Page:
Keeping Up With The Times


With a dollop of disheveled blond curls crowning her head, a waist that looks to have been shaped by years of corseting, and perfectly porcelain skin, British fashion matriarch Vivienne Westwood could be dismissed as a kooky grandmother.

Thirty years after playing a major role in the punk movement in London with her ex-husband, Sex Pistols manager Malcolm McLaren, the 59-year-old designer has given up the rips, zips, chains and whips of her youth. “I’m older,” she says, “I’m not going to go ‘round in a bondage suit anymore.”

But she’s still got some kinkiness to her. Take the rocker T-shirt, emblazoned with the image of a woman spread-eagled, that she wore with a flouncy purple ball skirt at her picnic-style fashion show held last week in the garden of the Sunset Marquis in West Hollywood. She also likes to wear the naughty lingerie line Agent Provocateur, designed by her 32-year-old son, Joseph Corre, and his wife, Serena Rees. But only the bras. She’s strictly a no-knickers gal, a fact the world discovered in 1992, when she was photographed twirling in her skirts outside Buckingham Palace, where she had gone to receive her Order of the British Empire from the Queen.

In the 1970s, Westwood and McLaren believed they could wage a social revolution through fashion and rock ‘n’ roll from their Kings Road shop, which was alternatively named Let It Rock and Too Fast to Live, Too Young to Die. In 1974, they changed the store’s name to Sex to give a symbolic middle finger to the establishment that prosecuted them under British obscenity laws for making shirts with pornographic images.


These days, Westwood, who has a 3-year-old granddaughter, claims to do her best to ignore the outside world. “I don’t believe in progress,” she says with a detachment that comes with age and disappointment. “For me, it’s a matter of not keeping up with the times.”

She is just now understanding the celebrity-fashion connection, thanks to her handlers, who convinced her to come to L.A. and made sure Amanda DeCadenet, Roseanne and other celebs attended her show. “It’s been explained to me that these days, it’s not so much that you want Christy Turlington on the cover of your magazine,” she says, lighting one of many Gitanes cigarettes. “You want--well, I don’t know who you want.”

Westwood can’t fill in the blank with the name of a starlet du jour because she doesn’t read magazines or newspapers, watch television or see films. She retreats into books--historical and anthropological titles mostly.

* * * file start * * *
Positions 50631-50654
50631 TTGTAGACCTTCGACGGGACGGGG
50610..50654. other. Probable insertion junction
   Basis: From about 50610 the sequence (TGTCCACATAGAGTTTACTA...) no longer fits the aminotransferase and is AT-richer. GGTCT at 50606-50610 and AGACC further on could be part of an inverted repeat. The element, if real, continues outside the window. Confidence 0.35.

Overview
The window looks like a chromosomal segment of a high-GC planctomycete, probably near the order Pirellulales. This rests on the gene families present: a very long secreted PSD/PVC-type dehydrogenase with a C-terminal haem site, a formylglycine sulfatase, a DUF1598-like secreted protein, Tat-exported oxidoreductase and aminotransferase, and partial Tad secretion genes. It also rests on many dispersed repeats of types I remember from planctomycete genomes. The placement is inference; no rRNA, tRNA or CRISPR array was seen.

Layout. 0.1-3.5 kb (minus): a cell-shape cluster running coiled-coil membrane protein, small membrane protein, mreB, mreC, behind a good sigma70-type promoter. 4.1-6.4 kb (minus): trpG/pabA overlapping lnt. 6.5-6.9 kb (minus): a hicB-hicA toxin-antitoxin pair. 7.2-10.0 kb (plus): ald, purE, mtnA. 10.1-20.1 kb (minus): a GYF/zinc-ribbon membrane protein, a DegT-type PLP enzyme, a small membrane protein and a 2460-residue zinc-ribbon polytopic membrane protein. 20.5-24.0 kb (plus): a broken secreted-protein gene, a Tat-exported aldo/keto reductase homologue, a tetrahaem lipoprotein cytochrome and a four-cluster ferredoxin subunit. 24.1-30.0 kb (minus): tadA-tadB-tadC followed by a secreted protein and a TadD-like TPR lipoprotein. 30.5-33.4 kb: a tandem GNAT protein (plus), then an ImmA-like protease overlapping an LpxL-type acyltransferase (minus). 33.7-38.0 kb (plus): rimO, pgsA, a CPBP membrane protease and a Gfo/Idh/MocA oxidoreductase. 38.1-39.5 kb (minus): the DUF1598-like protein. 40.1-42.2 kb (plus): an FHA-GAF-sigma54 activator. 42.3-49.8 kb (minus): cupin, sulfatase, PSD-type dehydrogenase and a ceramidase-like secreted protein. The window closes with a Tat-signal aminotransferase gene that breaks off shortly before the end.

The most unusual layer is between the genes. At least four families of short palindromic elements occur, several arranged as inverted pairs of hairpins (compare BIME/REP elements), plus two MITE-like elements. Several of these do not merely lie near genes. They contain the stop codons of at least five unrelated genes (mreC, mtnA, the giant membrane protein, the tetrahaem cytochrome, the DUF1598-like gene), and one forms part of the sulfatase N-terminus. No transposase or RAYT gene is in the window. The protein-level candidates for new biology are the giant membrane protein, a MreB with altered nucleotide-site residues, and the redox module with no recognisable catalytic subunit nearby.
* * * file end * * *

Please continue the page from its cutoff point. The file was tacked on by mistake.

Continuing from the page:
Several pieces in her spring 2001 collection are made from a fabric with a bookbinder print. The pattern was inspired by bookshelves in her 1703 Clapham house, which once belonged to Capt. Cook’s mother. Westwood delights in describing how she took a photograph of the shelves to her fabric maker, who used a new photocopier-type machine to transfer the image directly to fabric.


Although the titles are hard to make out on the cotton jersey print dress and jacket, Westwood says one of them is Lord Raglan’s “The Hero,” which classifies characteristics of the classic hero based on archetypal tales.

For Westwood, life is something to be contemplated in grand terms. She realized by the late 1970s that she wasn’t a revolutionary; she was a victim. She gave up on punk, which, like the 1960s hippie look, had been co-opted and copied by big business.

“Punk was a heroic attempt at confronting the establishment,” she says. “But ultimately it failed.” To explain why, she paraphrases her manager, Carlo D’Amario, who said, “The establishment is a car going 100 miles an hour. You can throw blips at it and try to stop it, but you won’t bring it to a halt. It will only go faster with your energy.”

Her collaboration with McLaren ended soon after. “I outgrew him,” she says. “The difference between Malcolm and myself is that I didn’t want to just use whatever I was looking for to promote myself. I wanted to discover it for its own sake.”

She met her current husband and design collaborator, Andreas Kronthaler, when he was a student in a class she taught in 1989 at the Academy of Applied Arts in Vienna. He is 25 years her junior and “the most talented person I’ve ever met,” she says. “He has no ego.”

Westwood turns to the past for ideas for her collections, drawing inspiration from pirates, witches, 17th and 18th century European portraits and the French Revolution. Unlike so many seasoned fashion designers, she has not been approached by a luxury conglomerate offering to buy her name. “I’m sure if I wanted to, they’d exploit me. . . . I’m not at that point yet, but maybe I’d be interested eventually.”

Westwood insists that fashion, for her, has never been about mass marketing. It’s a way for people to establish identity. “I don’t pretend like it’s a crusade,” she says, “But to offer choice in an age of conformity is a powerful thing. . . . I could not go outside my house wearing anything from the Gap. I would feel like someone had taken my soul away.”